Renal- and calcium-dependent vascular effects of Polybia paulista wasp venom
Vinhote, JFC, Torres, AFC, Dantas, RT, Praciano, TP, Menezes, RRPPB, Sousa, DF, Brito, TS, Lima, FJB, Toyama, MH, Magalhães, PJ, Monteiro, HSA, Martins-Nunes, AMC
Journal of Venomous Animals and Toxins including Tropical Diseases
DATA DE PUBLICAÇÃO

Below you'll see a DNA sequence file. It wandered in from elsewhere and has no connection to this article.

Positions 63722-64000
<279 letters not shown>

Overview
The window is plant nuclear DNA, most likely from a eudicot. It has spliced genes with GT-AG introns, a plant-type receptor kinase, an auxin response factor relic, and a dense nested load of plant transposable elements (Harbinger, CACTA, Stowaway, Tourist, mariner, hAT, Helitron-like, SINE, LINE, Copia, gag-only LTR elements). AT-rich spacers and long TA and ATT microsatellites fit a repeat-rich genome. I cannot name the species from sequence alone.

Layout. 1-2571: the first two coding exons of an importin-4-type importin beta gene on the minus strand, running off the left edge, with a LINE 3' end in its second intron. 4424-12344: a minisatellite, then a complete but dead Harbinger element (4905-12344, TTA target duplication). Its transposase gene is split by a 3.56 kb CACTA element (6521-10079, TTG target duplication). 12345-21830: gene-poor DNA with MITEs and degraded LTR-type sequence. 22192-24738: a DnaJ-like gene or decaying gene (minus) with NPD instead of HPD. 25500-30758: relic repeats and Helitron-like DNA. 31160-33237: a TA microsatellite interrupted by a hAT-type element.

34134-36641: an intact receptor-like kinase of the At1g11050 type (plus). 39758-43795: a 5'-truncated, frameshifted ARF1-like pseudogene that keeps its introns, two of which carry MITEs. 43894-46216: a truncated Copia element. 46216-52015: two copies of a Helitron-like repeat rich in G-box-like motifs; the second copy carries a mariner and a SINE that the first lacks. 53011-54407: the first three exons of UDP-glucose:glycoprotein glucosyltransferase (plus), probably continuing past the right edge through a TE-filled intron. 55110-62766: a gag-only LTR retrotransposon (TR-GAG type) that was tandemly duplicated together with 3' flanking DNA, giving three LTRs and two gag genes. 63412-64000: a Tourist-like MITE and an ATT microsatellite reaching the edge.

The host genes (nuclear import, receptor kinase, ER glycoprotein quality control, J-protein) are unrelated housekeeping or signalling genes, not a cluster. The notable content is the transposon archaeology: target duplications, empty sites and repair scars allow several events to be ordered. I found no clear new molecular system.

In the present study, the effects of Polybia paulista venom (PPV) on renal and vascular tissues were investigated. Isolated kidneys perfused with PPV (1 and 3 μg/mL) had increased perfusion pressure, renal vascular resistance, urinary flow, and glomerular filtration rate; and reduced sodium tubular transport. Histological evaluation demonstrated deposits of proteins in Bowman's space and tubular lumen, and focal areas of necrosis. The venom promoted a cytotoxic effect on Madin-Darby canine kidney (MDCK) cells. A significant increase in lactic dehydrogenase levels was observed in response to venom exposure. In isolated mesenteric vascular beds, pressure and vascular resistance augmented in a dose-dependent manner. PPV increased the contractility of aortic rings maintained under basal tension. This contractile response was inhibited when preparations were maintained in Ca2+-free medium. Likewise, verapamil, a voltage-gated calcium channel blocker, also inhibited the contractile response. In this study, phentolamine, a blocker of α-adrenergic receptor blocker, significantly reduced the contractile effect of PPV in the aortic ring. In conclusion, PPV produced nephrotoxicity, which suggests a direct effect on necrotic cellular death in renal tubule cells. The vascular contractile effect of PPV appears to involve calcium influx through voltage-gated calcium channels via adrenergic regulation.
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